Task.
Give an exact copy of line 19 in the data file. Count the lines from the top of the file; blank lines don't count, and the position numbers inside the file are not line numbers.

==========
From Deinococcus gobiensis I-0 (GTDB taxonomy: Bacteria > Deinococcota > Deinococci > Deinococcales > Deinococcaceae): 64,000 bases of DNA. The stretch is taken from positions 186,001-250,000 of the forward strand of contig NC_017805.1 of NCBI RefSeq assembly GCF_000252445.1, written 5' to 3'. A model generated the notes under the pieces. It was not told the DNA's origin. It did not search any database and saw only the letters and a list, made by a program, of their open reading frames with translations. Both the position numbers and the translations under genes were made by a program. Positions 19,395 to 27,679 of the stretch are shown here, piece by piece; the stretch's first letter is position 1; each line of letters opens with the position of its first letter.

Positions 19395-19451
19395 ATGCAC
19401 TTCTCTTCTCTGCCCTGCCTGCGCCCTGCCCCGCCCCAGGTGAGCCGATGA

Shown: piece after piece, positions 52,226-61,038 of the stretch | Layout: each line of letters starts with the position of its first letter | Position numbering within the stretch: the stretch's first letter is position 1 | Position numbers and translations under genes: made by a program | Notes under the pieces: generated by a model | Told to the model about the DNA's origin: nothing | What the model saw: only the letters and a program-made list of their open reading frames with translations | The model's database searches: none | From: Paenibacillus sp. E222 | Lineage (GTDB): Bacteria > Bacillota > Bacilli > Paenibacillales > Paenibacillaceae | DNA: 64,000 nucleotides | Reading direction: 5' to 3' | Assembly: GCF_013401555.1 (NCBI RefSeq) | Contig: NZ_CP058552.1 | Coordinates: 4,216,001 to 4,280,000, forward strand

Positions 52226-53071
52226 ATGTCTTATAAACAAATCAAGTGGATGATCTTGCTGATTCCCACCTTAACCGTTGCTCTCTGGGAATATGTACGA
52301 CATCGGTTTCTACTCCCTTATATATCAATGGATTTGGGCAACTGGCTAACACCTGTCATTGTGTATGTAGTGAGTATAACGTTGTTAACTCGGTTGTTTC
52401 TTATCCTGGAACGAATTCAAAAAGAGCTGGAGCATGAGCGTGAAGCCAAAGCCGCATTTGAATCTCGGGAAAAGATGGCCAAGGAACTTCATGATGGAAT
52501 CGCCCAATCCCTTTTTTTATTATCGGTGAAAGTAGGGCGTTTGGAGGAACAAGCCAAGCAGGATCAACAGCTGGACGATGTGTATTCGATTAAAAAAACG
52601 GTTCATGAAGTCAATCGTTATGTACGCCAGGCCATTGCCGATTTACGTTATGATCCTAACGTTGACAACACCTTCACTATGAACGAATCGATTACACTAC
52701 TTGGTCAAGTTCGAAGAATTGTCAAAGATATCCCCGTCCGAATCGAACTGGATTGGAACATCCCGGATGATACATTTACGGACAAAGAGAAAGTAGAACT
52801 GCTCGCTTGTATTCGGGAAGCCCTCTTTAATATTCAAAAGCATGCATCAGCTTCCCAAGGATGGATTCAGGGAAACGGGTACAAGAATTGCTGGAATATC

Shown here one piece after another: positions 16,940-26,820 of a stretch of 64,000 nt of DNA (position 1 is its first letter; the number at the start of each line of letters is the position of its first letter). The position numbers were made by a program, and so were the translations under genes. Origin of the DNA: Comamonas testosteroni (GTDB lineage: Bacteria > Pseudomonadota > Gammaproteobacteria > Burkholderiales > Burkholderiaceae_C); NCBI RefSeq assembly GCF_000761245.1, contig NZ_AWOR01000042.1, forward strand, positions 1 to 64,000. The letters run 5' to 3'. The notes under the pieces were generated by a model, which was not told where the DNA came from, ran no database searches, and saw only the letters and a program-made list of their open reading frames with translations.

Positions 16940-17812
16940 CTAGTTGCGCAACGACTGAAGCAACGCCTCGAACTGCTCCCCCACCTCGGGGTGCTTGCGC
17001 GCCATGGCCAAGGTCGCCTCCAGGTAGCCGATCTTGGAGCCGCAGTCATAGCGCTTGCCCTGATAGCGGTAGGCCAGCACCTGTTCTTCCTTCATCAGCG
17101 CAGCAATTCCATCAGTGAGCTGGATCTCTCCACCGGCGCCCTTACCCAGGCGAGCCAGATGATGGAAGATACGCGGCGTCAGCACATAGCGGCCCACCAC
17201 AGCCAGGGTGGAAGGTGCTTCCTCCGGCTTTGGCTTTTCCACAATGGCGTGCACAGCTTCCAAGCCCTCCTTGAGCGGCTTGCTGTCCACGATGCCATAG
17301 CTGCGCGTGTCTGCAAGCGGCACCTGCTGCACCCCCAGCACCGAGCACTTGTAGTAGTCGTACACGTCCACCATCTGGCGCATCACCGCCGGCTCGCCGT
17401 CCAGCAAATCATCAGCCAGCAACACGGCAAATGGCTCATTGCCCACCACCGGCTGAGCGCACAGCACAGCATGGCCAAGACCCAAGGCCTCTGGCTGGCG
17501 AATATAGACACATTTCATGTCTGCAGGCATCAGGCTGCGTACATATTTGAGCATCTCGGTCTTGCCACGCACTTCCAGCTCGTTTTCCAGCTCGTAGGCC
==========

17201 AGCCAGGGTGGAAGGTGCTTCCTCCGGCTTTGGCTTTTCCACAATGGCGTGCACAGCTTCCAAGCCCTCCTTGAGCGGCTTGCTGTCCACGATGCCATAG